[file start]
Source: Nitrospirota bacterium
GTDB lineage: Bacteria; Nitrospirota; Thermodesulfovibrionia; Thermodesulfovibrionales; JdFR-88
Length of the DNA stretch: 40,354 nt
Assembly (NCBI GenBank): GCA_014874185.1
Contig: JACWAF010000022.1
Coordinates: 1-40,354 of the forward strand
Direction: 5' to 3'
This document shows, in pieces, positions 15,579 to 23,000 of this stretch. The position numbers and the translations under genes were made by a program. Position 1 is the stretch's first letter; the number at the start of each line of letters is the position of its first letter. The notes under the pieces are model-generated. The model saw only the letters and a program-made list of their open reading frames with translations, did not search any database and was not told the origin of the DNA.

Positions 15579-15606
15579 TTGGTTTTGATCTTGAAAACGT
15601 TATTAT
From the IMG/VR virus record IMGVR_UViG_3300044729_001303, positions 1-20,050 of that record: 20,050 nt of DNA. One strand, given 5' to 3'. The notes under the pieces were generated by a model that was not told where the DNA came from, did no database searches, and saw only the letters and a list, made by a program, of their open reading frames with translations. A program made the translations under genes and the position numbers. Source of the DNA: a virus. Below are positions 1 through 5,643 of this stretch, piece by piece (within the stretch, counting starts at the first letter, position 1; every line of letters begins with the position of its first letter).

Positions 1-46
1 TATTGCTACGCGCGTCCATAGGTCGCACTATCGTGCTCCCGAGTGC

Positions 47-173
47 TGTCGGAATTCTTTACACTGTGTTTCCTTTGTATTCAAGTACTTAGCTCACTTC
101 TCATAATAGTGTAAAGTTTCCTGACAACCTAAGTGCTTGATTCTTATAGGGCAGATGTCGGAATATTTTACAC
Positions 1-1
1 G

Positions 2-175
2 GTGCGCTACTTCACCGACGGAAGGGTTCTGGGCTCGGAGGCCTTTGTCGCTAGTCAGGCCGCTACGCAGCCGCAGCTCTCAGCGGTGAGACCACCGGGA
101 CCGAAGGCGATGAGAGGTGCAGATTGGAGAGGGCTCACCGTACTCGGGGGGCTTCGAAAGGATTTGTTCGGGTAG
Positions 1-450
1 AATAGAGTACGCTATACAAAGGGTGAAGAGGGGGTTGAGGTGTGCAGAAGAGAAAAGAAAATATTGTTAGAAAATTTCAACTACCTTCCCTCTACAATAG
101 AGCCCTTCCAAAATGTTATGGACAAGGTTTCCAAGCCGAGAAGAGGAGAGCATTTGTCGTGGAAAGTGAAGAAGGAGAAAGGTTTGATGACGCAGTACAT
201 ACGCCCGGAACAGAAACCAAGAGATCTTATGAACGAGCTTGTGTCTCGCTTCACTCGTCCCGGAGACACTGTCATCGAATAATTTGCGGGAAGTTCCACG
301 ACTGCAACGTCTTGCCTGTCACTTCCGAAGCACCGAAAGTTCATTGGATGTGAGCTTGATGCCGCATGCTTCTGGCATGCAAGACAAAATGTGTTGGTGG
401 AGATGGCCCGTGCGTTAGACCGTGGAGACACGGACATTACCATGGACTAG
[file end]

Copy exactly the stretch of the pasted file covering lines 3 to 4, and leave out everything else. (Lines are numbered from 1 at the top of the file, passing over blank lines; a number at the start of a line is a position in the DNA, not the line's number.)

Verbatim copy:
Length of the DNA stretch: 40,354 nt
Assembly (NCBI GenBank): GCA_014874185.1